|Collection:||Museum of Fine Arts, Boston|
|Summary:||Side A: Herakles fighting the Nemean lion
|Ware:||Attic Black Figure|
|Painter:||Kinship with the Antimenes Painter|
|Date:||ca. 530 BC - ca. 520 BC|
H 0.376 m; D 0.258 m
Chips on the rim of the vase. The glaze is peeled in places (the edge of the foot, the rays).
Side A: Herakles is shown wrestling the Nemean Lion, between Iolaos and Hermes. Iolaos is on the left, standing in profile to the right. He wears a cuirass over a short chiton, and a scabbard suspended from a baldric at his side. His left arm is raised as if cheering Herakles on. Herakles and the lion are facing each other, the lion standing on its hind legs with its forelegs wrapped around Herakles. It is clawing Herakles' knee with its left hind paw. Herakles has it by the neck in a wrestling hold. He wears a short chiton and a scabbard suspended from a baldric. The lion's mane and stripes on his rib cage are painted red. Hermes, on the right, also wears a short chiton, but with a red chlamys over it. He wears boots, a petasos, and holds the kerykeion with his right hand at chest level. He stands to the right, but turns to face Herakles. Herakles and Hermes have red beards; Iolaos is beardless. The folds on the chitons of Herakles and Iolaos are painted red; the dot rosettes on all three chitons are painted white. Side B: Dionysos stands in the middle of the composition, in profile to the right. He wears an ivy wreath (every other leaf painted red), long chiton and himation with red-painted folds. He holds a large kantharos in his left hand, and an ivy vine in his right. About him dance four maenads, wearing chitons decorated with red and white paint and short mantles. The maenads on the far left and far right have ivy wreaths in their hair, which falls over their shoulders. The maenad immediately to the left of Dionysos wears her hair in a sakkos, while the one on his right wears hers tied up under a fillet. All maenads wear necklaces, indicated by an incised wavy line.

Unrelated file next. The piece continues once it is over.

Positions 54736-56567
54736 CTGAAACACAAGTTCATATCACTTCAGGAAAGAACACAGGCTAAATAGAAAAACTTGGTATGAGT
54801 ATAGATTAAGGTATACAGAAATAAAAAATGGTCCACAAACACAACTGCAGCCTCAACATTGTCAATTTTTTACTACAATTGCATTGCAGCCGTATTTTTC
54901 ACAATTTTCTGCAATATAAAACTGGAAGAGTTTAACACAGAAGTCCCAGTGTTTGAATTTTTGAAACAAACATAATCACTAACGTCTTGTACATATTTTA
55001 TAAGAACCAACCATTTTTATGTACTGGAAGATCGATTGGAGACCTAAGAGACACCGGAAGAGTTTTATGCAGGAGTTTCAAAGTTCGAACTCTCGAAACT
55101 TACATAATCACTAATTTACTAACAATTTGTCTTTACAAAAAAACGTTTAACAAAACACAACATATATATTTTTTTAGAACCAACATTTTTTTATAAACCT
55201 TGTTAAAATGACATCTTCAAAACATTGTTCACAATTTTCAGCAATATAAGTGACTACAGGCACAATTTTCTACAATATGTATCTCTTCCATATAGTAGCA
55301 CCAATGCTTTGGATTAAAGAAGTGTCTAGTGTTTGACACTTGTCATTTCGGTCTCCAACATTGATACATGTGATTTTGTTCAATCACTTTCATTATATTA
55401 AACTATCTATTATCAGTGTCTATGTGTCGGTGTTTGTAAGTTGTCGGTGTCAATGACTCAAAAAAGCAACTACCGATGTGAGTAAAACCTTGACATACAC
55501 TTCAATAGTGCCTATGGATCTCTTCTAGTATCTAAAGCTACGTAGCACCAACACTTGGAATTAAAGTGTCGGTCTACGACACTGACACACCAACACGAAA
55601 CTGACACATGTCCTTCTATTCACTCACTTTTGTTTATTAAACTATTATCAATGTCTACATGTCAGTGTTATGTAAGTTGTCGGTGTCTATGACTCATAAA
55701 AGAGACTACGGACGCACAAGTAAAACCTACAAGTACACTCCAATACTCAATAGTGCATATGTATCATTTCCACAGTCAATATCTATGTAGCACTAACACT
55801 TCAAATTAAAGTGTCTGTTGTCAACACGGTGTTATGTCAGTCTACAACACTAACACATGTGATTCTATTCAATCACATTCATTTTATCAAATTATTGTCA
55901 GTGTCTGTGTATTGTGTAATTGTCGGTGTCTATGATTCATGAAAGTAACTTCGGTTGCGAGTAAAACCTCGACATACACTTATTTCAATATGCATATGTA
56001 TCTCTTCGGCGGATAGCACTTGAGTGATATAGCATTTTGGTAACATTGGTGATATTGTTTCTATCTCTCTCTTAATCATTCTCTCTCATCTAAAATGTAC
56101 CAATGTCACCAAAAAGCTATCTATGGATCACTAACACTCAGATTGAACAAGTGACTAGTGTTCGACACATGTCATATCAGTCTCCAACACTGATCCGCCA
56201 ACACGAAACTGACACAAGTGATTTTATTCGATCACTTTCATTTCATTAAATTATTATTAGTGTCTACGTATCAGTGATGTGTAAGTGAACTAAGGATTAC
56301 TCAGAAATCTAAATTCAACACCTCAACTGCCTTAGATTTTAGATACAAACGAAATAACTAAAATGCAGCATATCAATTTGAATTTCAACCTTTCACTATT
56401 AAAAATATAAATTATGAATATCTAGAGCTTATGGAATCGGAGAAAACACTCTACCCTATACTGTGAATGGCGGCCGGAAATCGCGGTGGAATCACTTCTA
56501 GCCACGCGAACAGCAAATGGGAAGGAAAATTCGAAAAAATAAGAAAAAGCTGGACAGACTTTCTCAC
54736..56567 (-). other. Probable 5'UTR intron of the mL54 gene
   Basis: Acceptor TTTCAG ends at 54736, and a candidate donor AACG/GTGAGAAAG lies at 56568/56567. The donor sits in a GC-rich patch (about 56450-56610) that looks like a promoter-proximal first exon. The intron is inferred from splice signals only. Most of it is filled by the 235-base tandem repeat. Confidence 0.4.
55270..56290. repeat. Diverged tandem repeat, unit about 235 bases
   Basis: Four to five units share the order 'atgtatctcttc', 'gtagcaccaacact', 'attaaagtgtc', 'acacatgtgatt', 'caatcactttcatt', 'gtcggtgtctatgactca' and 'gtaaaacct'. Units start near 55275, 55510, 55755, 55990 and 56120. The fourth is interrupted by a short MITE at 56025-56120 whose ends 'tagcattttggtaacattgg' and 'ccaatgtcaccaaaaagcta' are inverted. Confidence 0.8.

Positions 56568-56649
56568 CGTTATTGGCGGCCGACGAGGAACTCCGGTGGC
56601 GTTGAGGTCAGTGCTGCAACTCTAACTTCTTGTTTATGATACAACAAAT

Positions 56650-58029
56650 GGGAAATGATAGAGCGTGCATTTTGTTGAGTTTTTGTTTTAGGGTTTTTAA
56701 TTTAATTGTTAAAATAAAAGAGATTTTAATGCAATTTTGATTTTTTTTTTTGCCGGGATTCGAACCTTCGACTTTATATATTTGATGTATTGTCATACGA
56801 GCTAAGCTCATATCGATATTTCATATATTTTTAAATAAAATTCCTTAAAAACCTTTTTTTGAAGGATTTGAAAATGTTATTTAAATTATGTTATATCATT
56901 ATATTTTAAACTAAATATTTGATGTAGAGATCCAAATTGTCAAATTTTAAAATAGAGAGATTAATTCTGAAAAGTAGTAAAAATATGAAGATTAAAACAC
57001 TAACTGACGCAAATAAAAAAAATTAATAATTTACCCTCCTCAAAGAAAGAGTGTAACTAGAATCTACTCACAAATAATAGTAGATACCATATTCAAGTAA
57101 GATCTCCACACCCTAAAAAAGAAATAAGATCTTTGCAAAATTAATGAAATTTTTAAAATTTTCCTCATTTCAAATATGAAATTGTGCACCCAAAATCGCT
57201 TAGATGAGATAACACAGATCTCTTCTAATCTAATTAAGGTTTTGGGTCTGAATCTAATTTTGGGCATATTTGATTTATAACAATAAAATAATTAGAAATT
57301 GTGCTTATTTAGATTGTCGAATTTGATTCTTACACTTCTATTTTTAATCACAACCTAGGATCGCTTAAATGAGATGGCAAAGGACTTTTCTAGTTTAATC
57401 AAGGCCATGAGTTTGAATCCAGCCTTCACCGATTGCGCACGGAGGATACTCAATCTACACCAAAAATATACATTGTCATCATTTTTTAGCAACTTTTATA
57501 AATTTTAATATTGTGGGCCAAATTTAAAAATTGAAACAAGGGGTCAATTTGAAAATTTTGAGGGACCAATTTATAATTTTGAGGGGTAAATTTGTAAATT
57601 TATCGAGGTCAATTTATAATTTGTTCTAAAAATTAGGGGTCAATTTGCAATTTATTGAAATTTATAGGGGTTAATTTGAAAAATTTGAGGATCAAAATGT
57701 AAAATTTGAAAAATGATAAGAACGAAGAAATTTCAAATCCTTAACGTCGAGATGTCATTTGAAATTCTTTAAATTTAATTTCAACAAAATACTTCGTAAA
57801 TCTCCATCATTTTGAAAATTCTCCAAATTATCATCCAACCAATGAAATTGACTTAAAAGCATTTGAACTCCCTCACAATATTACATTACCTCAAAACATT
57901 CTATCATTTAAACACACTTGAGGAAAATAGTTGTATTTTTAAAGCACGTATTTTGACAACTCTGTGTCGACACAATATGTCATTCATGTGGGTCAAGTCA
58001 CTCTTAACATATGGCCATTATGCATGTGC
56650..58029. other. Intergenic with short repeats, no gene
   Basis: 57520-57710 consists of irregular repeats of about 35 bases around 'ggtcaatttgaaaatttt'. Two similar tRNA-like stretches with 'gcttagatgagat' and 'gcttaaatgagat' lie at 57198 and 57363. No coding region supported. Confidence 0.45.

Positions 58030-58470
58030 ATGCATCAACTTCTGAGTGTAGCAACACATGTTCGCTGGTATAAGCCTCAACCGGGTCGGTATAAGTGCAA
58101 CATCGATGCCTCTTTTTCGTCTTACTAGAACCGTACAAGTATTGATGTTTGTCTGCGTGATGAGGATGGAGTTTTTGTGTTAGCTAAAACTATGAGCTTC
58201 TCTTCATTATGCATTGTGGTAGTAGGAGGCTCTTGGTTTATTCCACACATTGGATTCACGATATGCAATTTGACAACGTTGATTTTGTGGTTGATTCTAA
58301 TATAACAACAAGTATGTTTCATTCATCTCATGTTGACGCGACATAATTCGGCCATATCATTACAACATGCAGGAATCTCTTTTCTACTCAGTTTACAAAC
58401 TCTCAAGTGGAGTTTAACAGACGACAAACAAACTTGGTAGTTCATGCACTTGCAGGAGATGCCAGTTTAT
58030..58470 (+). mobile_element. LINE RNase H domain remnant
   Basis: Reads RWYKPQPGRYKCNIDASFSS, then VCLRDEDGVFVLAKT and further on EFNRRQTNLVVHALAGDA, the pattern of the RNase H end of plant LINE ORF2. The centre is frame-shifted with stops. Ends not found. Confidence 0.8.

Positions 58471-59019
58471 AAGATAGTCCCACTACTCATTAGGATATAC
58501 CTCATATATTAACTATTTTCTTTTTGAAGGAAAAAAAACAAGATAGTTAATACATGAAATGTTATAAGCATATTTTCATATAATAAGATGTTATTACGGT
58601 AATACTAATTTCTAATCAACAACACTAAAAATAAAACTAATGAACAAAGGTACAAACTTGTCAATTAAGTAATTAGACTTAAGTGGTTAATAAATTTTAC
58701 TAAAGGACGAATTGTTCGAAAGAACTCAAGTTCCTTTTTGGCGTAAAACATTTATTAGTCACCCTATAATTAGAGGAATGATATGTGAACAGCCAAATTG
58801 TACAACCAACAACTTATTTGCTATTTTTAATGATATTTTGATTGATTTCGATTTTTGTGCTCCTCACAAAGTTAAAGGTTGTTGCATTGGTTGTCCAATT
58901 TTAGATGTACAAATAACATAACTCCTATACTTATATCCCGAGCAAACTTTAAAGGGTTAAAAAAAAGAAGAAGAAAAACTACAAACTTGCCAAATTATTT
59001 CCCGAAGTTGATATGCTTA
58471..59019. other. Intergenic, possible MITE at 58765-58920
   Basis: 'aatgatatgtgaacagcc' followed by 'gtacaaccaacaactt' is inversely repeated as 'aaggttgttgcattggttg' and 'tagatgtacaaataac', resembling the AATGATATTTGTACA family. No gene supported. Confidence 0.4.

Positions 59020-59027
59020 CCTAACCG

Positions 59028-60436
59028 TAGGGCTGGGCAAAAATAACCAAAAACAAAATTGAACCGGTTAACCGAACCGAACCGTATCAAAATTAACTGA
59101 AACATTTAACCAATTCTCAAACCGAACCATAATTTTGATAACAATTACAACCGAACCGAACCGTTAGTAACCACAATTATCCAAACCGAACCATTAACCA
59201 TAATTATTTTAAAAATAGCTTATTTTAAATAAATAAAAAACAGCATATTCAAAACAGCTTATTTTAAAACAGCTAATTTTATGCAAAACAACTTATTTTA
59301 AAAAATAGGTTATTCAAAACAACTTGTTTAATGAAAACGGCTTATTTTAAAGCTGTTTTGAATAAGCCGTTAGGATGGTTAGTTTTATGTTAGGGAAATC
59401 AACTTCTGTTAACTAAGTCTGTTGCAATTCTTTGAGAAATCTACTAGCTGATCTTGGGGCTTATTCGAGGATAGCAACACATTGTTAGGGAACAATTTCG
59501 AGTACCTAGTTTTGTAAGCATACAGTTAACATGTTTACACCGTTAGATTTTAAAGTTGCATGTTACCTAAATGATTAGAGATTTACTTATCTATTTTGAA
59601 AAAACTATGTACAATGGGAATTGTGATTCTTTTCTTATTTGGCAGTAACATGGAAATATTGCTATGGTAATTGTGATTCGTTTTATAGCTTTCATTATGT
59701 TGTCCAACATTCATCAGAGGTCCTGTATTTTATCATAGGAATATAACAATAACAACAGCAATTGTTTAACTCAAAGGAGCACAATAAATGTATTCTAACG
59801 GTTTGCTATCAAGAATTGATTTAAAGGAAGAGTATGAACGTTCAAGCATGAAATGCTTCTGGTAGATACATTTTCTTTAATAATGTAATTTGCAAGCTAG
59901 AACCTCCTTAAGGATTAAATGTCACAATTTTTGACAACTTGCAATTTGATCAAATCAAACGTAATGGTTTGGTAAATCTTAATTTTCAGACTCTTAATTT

On the neck of the vase is a palmette-lotus chain, and on the shoulder a tongue pattern (alternate tongues painted red) framed by horizontal lines. Above the foot are rays, surmounted by a chain of upright lotus buds and a meander. The handle sides are decorated with four palmettes, three lotuses, and a central dot.
Gift of Thomas G. Appleton, 1876.
Greek gods and heroes as represented in the classical collections of the Museum: a handbook for high school students (Cambridge, Mass. 1927) 57, fig. 49 The Ceramic Art (New York, 1878), 229 Back Bay Boston: The City as a Work of Art (Boston 1969) 92